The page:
The High Court has declined to suspend the implementation of the school feeding program by Nairobi County and the National Government.
Justice Mugure Thande stated that issuing temporary orders would not be in the best interest of the child.
In a reassuring move, Nairobi Governor Johnson Sakaja has affirmed that the school feeding program for over 250,000 primary school students will persist.
“I want to assure the parents that I will fight for this program till the end. We are caring for the less fortunate in Nairobi We have given hope to parents with the assurance that children will eat in school even though they might not get food at home,” Governor Sakaja said.
The judge highlighted that although its legality has been challenged, the best interest of the child should prevail.
Governor Sakaja also announced that the construction of kitchens by 289 men and women would proceed, and an additional 2,000 people would be hired to cater to the program’s needs. Ten new kitchens, which are under construction, are targeted to provide 400,000 daily lunches for children in 225 primary schools within Nairobi county.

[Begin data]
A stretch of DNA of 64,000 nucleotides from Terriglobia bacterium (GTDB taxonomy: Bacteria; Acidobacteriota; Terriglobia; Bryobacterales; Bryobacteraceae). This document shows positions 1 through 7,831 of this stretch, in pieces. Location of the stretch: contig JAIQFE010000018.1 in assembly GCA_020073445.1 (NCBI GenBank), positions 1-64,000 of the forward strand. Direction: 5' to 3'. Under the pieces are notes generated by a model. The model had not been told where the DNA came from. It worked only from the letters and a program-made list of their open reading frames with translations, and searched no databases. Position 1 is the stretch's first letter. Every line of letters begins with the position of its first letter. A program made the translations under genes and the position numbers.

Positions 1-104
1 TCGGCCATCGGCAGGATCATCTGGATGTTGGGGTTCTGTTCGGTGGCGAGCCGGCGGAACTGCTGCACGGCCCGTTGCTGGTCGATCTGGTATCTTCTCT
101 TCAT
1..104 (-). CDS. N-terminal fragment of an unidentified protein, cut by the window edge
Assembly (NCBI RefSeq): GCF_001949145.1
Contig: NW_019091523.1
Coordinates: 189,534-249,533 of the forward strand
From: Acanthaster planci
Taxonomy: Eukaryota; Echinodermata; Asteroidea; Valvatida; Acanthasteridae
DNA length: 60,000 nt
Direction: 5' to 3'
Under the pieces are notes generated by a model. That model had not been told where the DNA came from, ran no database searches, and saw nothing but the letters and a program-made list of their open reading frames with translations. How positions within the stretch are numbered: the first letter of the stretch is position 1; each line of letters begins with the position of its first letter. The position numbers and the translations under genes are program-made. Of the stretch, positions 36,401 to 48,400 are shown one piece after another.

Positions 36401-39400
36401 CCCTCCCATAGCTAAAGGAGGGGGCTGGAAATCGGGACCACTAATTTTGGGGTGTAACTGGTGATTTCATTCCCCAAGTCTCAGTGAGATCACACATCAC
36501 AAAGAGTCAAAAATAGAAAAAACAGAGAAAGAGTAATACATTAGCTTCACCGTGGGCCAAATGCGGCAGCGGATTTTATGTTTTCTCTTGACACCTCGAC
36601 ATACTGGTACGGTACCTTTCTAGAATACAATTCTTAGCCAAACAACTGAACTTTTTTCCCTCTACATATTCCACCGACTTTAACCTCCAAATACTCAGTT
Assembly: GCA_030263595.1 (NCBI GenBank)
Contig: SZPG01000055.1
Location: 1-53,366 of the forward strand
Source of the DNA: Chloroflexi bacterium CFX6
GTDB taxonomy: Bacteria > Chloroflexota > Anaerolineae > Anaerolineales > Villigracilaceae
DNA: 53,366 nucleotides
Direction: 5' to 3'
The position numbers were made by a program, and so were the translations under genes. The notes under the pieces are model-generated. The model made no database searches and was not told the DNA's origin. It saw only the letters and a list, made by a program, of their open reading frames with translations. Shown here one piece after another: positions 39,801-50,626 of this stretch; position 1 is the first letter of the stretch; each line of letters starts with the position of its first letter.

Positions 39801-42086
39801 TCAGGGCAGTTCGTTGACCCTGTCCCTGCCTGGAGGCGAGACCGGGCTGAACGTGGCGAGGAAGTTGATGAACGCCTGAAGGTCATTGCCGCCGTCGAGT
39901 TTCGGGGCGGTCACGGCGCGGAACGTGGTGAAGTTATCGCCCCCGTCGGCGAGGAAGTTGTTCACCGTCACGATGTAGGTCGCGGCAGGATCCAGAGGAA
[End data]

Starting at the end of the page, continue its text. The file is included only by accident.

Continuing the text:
He urged the petitioners to avoid stopping the program due to selfish interests. A lobby group, Tunza Mtoto Coalition Kenya, had moved to court seeking to stop the implementation of the Sh501 million school feeding program in Nairobi County.
They argued that the program was illegal as education is a National Government function, and there was no legal notice authorizing the county to provide meals to children in public schools.
The group highlighted that the money allocated for the program would be spent illegally on a function not within the county’s devolved unit of government.
The school feeding program is a collaboration between Nairobi County and Food4Education, which already supplies meals to 150 000 primary school children in the city.
Food4Education is a non-profit organisation which was started in 2012 by Kenyan nutritionist Wawira Njiru with the aim of providing balanced meals to school-going children.